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Jolt PIC18F Bootloader


Shortly after the release of the PIC18F family, Microchip released a bootloader compatible with the new devices. There were several attributes that I liked about this bootloader. It was built to fit in the PIC18F boot code block and could be code protected separately from the user code. It also supported a wide range of PIC devices and clock speed, which I hadn't found in other bootloaders. Best of all, it was free!

However, there were some things I didn't find in this bootloader. I wanted the PIC to stay in boot mode after reset for a short time and then jump to user code if the bootloader was not invoked. I also wanted to be able to program new code in one operation (Microchip's bootloader application forced you to first erase the whole code space, then program the chip). Finally, I wanted a way for the bootloader to change Config bits and EEPROM data.

For these reasons, I decided to create the Jolt bootloader. The Jolt bootloader is a combination of a bootloader application that runs on a PC or Unix workstation and a bootloader firmware that runs on the PIC18 devices.


News

August 25, 2005: Released version 1.2 of the bootloader application. Added ability to bootload a file from the command line.

March 12, 2005: Released version 1.1 of the bootloader application and version 0.12 of PIC18F firmware for models that have 2 kb boot block. Fixed problem with loading of Configuration bits from HEX file generated by HI-TECH compiler.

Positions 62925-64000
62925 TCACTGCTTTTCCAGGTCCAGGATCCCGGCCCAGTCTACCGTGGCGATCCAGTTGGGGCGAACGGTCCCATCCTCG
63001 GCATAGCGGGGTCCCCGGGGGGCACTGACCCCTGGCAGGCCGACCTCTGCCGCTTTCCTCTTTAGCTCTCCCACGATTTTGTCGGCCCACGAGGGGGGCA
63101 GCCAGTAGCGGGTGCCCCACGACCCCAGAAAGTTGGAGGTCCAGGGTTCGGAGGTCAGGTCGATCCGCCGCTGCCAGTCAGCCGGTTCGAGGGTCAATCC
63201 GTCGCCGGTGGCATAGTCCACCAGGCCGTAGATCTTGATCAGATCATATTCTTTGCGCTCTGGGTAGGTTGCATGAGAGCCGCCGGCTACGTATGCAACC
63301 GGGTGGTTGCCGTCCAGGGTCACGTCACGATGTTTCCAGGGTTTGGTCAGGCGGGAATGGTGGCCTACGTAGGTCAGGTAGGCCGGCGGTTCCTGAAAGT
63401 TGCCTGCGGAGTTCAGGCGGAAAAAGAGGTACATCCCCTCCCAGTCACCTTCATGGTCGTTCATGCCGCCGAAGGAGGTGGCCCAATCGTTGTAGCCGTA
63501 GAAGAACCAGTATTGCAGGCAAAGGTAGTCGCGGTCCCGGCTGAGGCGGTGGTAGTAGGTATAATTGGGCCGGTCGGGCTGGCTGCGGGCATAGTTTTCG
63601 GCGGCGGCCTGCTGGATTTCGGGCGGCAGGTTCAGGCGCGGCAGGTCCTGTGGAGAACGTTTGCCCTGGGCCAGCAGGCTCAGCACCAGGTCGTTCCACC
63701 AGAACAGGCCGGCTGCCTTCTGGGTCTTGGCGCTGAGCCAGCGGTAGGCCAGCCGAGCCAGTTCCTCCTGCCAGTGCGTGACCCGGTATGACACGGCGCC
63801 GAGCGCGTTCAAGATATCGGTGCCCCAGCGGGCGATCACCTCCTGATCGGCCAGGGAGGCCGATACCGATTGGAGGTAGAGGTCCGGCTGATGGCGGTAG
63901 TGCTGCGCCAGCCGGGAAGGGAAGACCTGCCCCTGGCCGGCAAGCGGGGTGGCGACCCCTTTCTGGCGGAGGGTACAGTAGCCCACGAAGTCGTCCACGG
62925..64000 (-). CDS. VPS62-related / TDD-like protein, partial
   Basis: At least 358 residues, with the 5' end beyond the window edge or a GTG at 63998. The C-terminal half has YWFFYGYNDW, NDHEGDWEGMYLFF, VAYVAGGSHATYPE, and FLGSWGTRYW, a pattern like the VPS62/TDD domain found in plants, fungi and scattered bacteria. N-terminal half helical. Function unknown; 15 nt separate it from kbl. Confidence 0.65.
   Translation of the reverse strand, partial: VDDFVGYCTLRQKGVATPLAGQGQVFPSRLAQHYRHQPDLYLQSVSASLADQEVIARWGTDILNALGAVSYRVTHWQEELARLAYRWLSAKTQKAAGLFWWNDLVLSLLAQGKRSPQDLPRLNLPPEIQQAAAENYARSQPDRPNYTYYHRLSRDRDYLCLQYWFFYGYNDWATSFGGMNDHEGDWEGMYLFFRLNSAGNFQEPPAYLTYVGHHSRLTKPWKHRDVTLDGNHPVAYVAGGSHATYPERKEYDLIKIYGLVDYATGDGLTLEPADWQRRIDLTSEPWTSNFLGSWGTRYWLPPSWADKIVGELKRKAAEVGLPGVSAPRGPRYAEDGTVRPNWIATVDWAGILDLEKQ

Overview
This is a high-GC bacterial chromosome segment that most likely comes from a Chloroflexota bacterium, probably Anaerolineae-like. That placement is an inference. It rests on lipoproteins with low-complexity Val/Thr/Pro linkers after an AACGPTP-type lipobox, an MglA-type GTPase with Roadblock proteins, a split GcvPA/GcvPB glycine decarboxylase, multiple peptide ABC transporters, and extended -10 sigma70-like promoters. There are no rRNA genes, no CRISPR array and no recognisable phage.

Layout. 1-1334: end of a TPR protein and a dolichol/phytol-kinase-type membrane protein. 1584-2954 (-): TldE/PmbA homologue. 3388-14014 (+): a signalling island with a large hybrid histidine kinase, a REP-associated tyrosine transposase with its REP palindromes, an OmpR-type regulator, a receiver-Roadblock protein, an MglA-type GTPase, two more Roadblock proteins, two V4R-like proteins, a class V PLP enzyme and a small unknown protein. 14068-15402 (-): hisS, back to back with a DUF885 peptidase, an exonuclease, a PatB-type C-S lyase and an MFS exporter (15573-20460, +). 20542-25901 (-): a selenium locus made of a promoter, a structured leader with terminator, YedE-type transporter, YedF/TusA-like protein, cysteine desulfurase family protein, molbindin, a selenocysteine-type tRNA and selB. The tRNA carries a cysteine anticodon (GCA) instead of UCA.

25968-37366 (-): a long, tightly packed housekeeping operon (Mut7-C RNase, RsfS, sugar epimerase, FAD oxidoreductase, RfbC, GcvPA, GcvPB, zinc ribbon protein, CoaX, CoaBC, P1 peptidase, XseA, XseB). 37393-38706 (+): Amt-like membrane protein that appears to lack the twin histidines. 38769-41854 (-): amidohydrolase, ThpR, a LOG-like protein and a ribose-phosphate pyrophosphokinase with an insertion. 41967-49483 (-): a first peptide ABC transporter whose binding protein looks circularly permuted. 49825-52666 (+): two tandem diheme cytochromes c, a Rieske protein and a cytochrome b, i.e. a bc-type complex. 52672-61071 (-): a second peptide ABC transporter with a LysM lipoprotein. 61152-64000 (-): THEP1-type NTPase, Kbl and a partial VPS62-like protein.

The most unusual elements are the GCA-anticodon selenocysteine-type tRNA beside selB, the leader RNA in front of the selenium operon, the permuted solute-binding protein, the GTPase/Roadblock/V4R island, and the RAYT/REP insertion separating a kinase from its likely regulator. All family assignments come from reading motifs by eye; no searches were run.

August 17, 2004: Released version 1.0 of the bootloader application and version 0.12 of PIC18F1X20 firmware. Added support for numerous new devices, including configurable support of Configuration bits.

May 14, 2004: Released version 0.1 of the Colt bootloader application. This version is a stand-alone compact version that does not require Java Runtime Environment. See the Colt Web page.

November 18, 2003: Released version 0.9 of the bootloader application. Fixed port lock up problem (for real). Implemented better support for PIC18FXX39 devices. Revisited support of Config bit configuration for all new devices.

September 18, 2003: Released version 0.8 of the bootloader application. Fixed loading of EEPROM data. Fixed port lock up problem. Added support for French language. Added support for several new devices.

August 30, 2003: Released version 0.7 of the bootloader application. Fixed problem that prevented bootloading of PIC18FXX20. Adjusted Config settings for all models of PIC18FXX20.

July 23, 2003: Added hardware schematics to show how to connect microcontroller with bootloader firmware to a PC.

July 20, 2003: Released version 0.6 of the bootloader application. Support for recent files access. Fixed open dialog file filter problem. Support for PIC device configuration file. Added installer functionality for Windows.

January 27, 2003: Released version 0.5 of the bootloader application. Fixes a port lock up problem on Linux and a Device ID issue for PIC18FXX8 family.

December 10, 2002: Released version 0.4 of the bootloader application. The bootloader application now contains a help section.

December 2, 2002: Released version 0.12 of the bootloader firmware. Minor change that fixes interaction problem with motor controller (CCP1) during bootloading.

November 22, 2002: Released version 0.3 of bootloader application. Fixed problem with autoload and port in use. Tested Linux support. Added help on mousover in Edit Config dialog. Added documentation for Linux and code relocation.

November 16, 2002: Added a Menu Description section.

November 15, 2002: Released version 0.2 of bootloader application and version 0.11 of the bootloader firmware. Added two second startup delay. Added autoload, autoreset and autoprogram.

November 8, 2002: First version released.


Requirements


Features